If it ain’t broke, don’t fix it. But are organisations that are running Windows XP aware of the risks when using a 12-year-old operating system? Ken Wye Saw, Chairman of ICT & New Technologies, Singapore Manufacturing Federation, and CEO of CrimsonLogic, speaks to Futures about the importance of organisations to keep their IT resources current.
Many organisations still have computers and servers running on Windows XP. “Government departments and big enterprises have long purchasing cycles, so it is common to still see many XP machines. Unless they plan a technology refresh a year before, it is challenging for them to react quickly,” says Saw.
The proliferation of XP continued even after Microsoft launched new operating systems such as Vista, Windows 7 and its latest, Windows 8. There are many cases of users downgrading new computers to XP due to application compatibility.
“Sometimes, government departments are required to conform to XP because the security layer on top of its standard operating environment is running on XP,” explains Saw.
XP’s usability is also one of the reasons why many enterprises have been procrastinating an update. “XP is a very comfortable operating system to use, which explains why it is so popular. Many organisations do not see the need to update their computers and servers because they are still working well.”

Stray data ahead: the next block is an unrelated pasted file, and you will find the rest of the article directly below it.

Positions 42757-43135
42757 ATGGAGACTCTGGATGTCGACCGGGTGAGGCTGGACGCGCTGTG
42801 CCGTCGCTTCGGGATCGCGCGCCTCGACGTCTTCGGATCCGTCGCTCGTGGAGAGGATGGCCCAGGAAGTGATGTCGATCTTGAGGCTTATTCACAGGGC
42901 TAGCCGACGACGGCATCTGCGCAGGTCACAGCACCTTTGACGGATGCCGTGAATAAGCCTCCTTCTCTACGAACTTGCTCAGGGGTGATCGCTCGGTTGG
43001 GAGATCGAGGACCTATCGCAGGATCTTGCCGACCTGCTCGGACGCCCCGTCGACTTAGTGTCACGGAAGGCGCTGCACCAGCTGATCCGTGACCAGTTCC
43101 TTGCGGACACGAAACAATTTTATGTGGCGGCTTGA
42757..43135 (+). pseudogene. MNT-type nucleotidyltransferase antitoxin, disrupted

These organisations might not be aware of the risks and vulnerabilities of staying on XP. 8 April, Microsoft no longer provide security updates for Windows XP.
Without critical security updates, computers will be vulnerable to harmful viruses, spyware and other malicious software. “If these PCs do not have good anti-virus protection, or if they are connected to the Internet, the security risks are greater. It is a disaster waiting to happen,” says Saw.
The three key areas of security and privacy – confidentiality, integrity and availability – can be compromised. An attacker or hacker can attempt to access, read and change data or bring down the system.
“Governments should be particularly concerned about these risks – such as unauthorised access to data, information leaks, web site defacement or loss of national infrastructure,” he says.
Saw sees this as a good opportunity for organisations to update their IT hardware as well, which will put them in a much better position to ensure the robustness of their systems going forward.
“Window XP, built over a decade ago, was architected for a world three or five years from that time. It was not designed for today’s interconnected world, where security threats have evolved so much,” he comments.
“Overall, it is critical for organisations to stay current and have a clear technology refresh policy. You need to plan for such upgrades, don’t let it sneak up on you,” concludes Saw.
Report: Kelly Ng